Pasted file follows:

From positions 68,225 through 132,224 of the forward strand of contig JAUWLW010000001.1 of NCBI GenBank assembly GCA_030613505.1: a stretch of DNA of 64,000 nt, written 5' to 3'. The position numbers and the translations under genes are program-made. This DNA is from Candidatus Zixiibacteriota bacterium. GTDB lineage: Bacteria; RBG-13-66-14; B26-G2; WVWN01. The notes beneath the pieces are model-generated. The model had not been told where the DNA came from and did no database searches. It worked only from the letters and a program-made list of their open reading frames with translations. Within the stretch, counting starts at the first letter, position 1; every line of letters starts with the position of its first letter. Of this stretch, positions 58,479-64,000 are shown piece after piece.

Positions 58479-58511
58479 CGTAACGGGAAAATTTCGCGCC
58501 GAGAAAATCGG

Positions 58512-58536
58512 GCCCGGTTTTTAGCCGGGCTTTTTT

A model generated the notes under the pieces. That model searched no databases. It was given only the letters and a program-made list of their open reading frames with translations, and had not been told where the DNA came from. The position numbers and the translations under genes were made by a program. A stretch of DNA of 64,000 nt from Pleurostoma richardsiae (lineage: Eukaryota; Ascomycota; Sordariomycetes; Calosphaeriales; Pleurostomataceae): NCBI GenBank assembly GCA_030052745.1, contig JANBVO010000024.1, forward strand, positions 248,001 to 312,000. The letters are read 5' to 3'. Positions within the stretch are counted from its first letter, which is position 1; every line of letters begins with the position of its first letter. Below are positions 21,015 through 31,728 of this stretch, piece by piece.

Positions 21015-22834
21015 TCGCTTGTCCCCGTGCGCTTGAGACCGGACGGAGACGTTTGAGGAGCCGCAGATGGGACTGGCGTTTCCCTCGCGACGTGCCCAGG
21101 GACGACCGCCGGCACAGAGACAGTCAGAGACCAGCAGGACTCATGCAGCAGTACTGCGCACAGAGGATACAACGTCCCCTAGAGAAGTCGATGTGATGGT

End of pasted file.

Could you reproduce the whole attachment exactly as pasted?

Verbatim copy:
From positions 68,225 through 132,224 of the forward strand of contig JAUWLW010000001.1 of NCBI GenBank assembly GCA_030613505.1: a stretch of DNA of 64,000 nt, written 5' to 3'. The position numbers and the translations under genes are program-made. This DNA is from Candidatus Zixiibacteriota bacterium. GTDB lineage: Bacteria; RBG-13-66-14; B26-G2; WVWN01. The notes beneath the pieces are model-generated. The model had not been told where the DNA came from and did no database searches. It worked only from the letters and a program-made list of their open reading frames with translations. Within the stretch, counting starts at the first letter, position 1; every line of letters starts with the position of its first letter. Of this stretch, positions 58,479-64,000 are shown piece after piece.

Positions 58479-58511
58479 CGTAACGGGAAAATTTCGCGCC
58501 GAGAAAATCGG

Positions 58512-58536
58512 GCCCGGTTTTTAGCCGGGCTTTTTT

A model generated the notes under the pieces. That model searched no databases. It was given only the letters and a program-made list of their open reading frames with translations, and had not been told where the DNA came from. The position numbers and the translations under genes were made by a program. A stretch of DNA of 64,000 nt from Pleurostoma richardsiae (lineage: Eukaryota; Ascomycota; Sordariomycetes; Calosphaeriales; Pleurostomataceae): NCBI GenBank assembly GCA_030052745.1, contig JANBVO010000024.1, forward strand, positions 248,001 to 312,000. The letters are read 5' to 3'. Positions within the stretch are counted from its first letter, which is position 1; every line of letters begins with the position of its first letter. Below are positions 21,015 through 31,728 of this stretch, piece by piece.

Positions 21015-22834
21015 TCGCTTGTCCCCGTGCGCTTGAGACCGGACGGAGACGTTTGAGGAGCCGCAGATGGGACTGGCGTTTCCCTCGCGACGTGCCCAGG
21101 GACGACCGCCGGCACAGAGACAGTCAGAGACCAGCAGGACTCATGCAGCAGTACTGCGCACAGAGGATACAACGTCCCCTAGAGAAGTCGATGTGATGGT